To echo Ernst & Young (and we agree), Entrepreneurs power Canada’s economy. When it comes to stimulating economic growth and getting the country back on its feet, it’s entrepreneurs who lead the way. They’re the people who have the big ideas and take the bold actions needed to innovate, create jobs, generate wealth and invest in the well-being of communities from coast to coast.
Cue Derek Bullen. A TEC Canada member and speaker, Derek is the president of S.i. Systems, a national supplier of on demand professionals and one of North America’s largest staffing companies. The quintessential entrepreneur, Derek founded S.I. Systems in 1994 and has worked hard bolstering the business from a small start-up in Calgary to over 1,600 I.T. professionals across the country. S.I. Systems has frequently appeared on fastest growing company lists in both Alberta and Canada.
This past July, in recognition of his company’s exponential growth (among other key factors), Derek was also named a finalist for Ernst & Young’s Entrepreneur of the Year (EOY) Awards in the Prairies division.
Similar to TEC Canada, EOY celebrates many great business and personal accomplishments of Canada’s business leaders, particularly in areas such as leadership, vision, innovation, financial performance, personal integrity and influence.
We were thrilled to hear of Derek’s achievement and shortly following the announcement, we were lucky to speak with him, gaining a deeper insight into his well-rounded leadership approach.
TEC Canada: Congratulations on being named an E&Y Entrepreneur of the Year Finalist! What was your reaction when you found out you were selected?
Derek Bullen: I was very excited. As a perk, I get to go down to the Ernst & Young Strategic Growth Forum in California this November. I went a few years ago as a guest of Ernst & Young. It was truly a first class event where I was able to bring back some great strategies, viewpoints, and energy from top tier entrepreneurs such as Howard Shultz, Magic Johnson and Herb Kohler. The ideas at this event are mind-blowing.
TC: What is your definition of leadership?
DB: I would say relentlessly moving the story forward regardless of the events of the day. Also, good leadership is not always popular or comfortable, but over time it becomes respected. My favorite quote is, “The leader gets up every day to comfort the afflicted and afflict the comfortable.” I am pretty sure I heard that in a TEC executive session once.
TC: What are the key qualities a successful leader must possess?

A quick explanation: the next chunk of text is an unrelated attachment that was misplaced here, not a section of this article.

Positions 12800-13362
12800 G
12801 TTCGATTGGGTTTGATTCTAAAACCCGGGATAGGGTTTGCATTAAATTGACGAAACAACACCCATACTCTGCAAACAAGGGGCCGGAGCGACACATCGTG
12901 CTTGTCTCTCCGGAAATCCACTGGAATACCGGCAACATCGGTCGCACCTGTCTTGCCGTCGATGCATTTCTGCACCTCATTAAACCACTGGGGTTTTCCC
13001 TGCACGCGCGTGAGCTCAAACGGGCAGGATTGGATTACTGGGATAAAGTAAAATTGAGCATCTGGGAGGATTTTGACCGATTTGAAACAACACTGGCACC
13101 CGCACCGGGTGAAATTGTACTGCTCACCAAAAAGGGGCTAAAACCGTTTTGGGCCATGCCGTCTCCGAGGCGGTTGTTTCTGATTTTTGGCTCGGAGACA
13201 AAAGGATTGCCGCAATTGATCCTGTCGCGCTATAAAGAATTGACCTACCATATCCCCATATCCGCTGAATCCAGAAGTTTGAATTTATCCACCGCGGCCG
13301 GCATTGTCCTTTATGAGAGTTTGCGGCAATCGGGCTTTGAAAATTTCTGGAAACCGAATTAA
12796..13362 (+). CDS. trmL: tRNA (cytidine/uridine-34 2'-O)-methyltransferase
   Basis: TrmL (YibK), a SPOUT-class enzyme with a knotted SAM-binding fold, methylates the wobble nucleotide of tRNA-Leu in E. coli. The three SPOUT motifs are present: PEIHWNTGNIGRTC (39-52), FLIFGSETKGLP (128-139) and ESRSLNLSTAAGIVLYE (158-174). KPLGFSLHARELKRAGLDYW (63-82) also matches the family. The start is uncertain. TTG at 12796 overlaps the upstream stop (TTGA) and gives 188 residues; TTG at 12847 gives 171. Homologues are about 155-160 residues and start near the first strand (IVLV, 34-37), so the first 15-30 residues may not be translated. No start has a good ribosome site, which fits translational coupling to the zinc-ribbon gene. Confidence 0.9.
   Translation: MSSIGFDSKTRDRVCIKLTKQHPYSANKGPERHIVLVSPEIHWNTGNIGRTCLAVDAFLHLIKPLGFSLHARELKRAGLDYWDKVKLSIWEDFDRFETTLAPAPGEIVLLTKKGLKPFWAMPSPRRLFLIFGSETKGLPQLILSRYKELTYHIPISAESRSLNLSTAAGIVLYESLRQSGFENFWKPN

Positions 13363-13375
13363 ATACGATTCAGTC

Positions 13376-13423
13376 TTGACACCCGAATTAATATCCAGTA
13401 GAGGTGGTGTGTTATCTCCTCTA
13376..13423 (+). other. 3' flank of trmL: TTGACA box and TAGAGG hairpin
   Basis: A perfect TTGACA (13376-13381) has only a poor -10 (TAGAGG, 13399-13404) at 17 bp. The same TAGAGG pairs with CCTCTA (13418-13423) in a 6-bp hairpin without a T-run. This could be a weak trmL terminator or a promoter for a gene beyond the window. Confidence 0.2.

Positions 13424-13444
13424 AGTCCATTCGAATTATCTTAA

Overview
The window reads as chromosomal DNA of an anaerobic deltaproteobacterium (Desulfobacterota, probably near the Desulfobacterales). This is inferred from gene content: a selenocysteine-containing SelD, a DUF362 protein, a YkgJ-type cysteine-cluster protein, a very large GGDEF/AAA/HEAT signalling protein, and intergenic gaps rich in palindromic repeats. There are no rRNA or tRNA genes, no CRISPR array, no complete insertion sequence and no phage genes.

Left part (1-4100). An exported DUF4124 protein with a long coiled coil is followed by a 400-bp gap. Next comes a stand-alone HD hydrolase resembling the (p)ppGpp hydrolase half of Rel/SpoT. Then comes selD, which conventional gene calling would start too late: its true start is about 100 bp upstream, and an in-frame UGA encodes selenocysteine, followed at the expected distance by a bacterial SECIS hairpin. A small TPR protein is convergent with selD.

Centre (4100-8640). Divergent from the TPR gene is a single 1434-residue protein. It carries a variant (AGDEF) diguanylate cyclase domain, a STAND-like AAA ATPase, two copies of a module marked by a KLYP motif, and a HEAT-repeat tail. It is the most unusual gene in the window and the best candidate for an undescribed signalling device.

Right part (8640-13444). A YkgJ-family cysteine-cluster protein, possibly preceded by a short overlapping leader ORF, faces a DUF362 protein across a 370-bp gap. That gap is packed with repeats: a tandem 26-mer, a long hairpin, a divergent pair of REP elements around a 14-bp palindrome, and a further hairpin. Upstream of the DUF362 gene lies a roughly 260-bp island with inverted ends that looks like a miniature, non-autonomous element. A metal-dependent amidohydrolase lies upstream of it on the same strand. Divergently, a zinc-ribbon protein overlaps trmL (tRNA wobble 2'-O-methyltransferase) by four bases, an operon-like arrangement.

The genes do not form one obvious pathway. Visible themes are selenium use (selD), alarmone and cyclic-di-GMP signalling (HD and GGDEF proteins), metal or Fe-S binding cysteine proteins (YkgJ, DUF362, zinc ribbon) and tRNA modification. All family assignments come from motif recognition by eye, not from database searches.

DB: Assertiveness to the point of being internally referenced. If you have to look around you and ask other people how you are doing each day, you are in trouble already.
TC: What is the best business decision you ever made?
DB: The best decision was to invest 100K in a business plan in 2001 with a new group of venture capitalist launch consultants. Even with a great business plan, at that time we were barely profitable (half of our annual profit is what I had invested). The business plan, however, ended up paving the path to our expansion across Canada and more importantly, it prescribed raising $2 million to write an end-to-end system for the IT staffing industry that became our growth engine. I thought I was way over my head, but it played out very well. We went from $8 million in sales to $100 million in four years, and then kept on going. It was a great plan.
TC: Looking back, what were the most difficult parts of launching and building S.i. Systems?
DB: You have to say “no” to your family along the way. Sometimes it’s about money, as capital needs to go back into the business when it is young. Sometimes it’s about time. You need to travel when you are national, and often, you can’t be there for your family. Sometimes it’s just about presence. Like when your body shows up, but your mind is at work still grinding away at a problem. You definitely have to make a plan for your family on how to make up for the withdrawals along the way.
TC: The IT business is always changing. How do you adapt the business to stay current, to align with client needs?
DB: Marketing. You have to regularly run client surveys, go out and meet your customers, watch what they do and listen to what they want. Ultimately, unless you are the person to invent the next iPod, your fate and direction will be determined by the customer. Look at RIM – all their issues come from an arrogant disconnect with the customer experience three years ago.
TC: What is your/S.i. Systems’ involvement in the community?
DB: We have over 1,600 consultants and staff and they get involved in everything under the sun. If it is a charity run, race, bake off, whatever, we will match their monies raised dollar for dollar up to $500 per person.
TEC Canada is proud to have six members in total represented in this year’s Ernst & Young EOY Finalists (click here to view). The official winners will be announced this coming October.